The dynamic of the Palma property market and, indeed that of most of the Island of Mallorca, is showing increasing signs of it falling in line with other premium locations across the globe. These cities, from New York to London, from Barcelona to Paris share one thing in common, they are premium brands, with limited supply and where demand is bolstered by free flowing international money. (Note: we will need to see how the Barcelona market reacts to all the political upheaval of late)
These are cities have been reinforced by globilisation. They are all united by a series of underlying characteristics – the attractiveness of the urban environment, a high quality of life, a broad offer of amenities, and excellent networks of international connections.
Understandably, with this massive flow of investment, the cultural and commercial offer continues to develop, the local economy thrives and this internationally driven “gentrification” takes ever firmer root. But as is always the case in a free market, these “benefits” come with a price which is another problem shared in these premium locations, namely that there is an increasing segment of the resident population that is finding it difficult, if not impossible, to satisfy their housing needs.
Compare Mallorca with rest of Spain when it comes to average mortgage payments. It is the highest in Spain –standing at 705 euros per month on average, compared to the 536 that are paid on average in the rest of the country. Add to that the problem of the rental market, where rents have skyrocketed driven by holiday rentals, and we can see how access to housing is becoming an important item on the political agenda.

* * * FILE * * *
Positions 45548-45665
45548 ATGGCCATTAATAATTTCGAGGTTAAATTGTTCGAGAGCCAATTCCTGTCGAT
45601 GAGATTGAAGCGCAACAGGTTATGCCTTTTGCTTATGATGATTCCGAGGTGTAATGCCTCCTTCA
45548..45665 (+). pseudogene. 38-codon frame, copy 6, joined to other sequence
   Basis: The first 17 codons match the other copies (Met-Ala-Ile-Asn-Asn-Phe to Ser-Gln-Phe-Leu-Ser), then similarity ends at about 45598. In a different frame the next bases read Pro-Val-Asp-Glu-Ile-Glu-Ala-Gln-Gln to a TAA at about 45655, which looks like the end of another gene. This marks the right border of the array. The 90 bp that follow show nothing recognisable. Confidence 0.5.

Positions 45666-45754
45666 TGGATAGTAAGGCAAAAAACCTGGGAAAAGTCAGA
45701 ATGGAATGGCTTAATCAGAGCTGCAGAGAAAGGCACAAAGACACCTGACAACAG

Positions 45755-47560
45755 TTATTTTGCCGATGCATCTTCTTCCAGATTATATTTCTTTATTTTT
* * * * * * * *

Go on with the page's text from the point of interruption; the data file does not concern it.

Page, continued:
We have already seen the introduction of new legislation associated with the holiday rental market and only time will tell what impact this will have, once the various individual Town Halls decide how the restrictions will be applied in each area. At the moment owners are not releasing their properties on to the longer term rental market, while they wait to see how this will all pan out, but at least, from a political perspective, the idea is that by reducing significantly the number of properties that can be rented short term ie to visitors / tourists, a large number of new properties will come back to the longer term leasehold market which in turn should drive down rental. Time will tell!
What makes Mallorca particularly vulnerable, in terms of marginalising an important segment of the population when it comes to accessing housing, is the economic structure of the Balearic Islands – basically a service economy with a relatively small number of professional / management level employment opportunities and very limited industrial employment. Consequence? A market that does not favor high salaries and employment contracts that are often temporary and seasonal. Low wages, underlying uncertainty in many employment contracts, and high house prices / rents are not good bed fellows!
Solutions? I don’t expect the demand side dynamic to change in terms of the flow of international capital. Nor do I see the supply side “giving” on the other (ie significant increases in new development to help balance the strong demand). So I expect prices to continue rising across the board although, as I said recently, at more modest and sustainable levels. In other words the market on it’s own isn’t going to solve the problem.
This means, in turn, that political solutions are needed. On the one hand politicians will need to work with the employers to see how wages can be increased and employment contracts improved and on the other a drive made to significantly increase the stock of social housing (to rent and buy).
To be fair first steps have been made. Unions and employers in the hotel and restaurant sectors of the market have agreed significant year on year increases in wages over the next 3 years, and it appears plans are about to be announced regarding a major injection of money into the social housing market.
Will it be enough? I fear not but, trying to look at life with the glass half full, I do hope some of these “structural” problems can be alleviated through well planned and proactive public intervention that finds consensus within the private sector. We are all in the same boat and a continuation of the problem of the “working poor” is difficult to justify in the 21st century.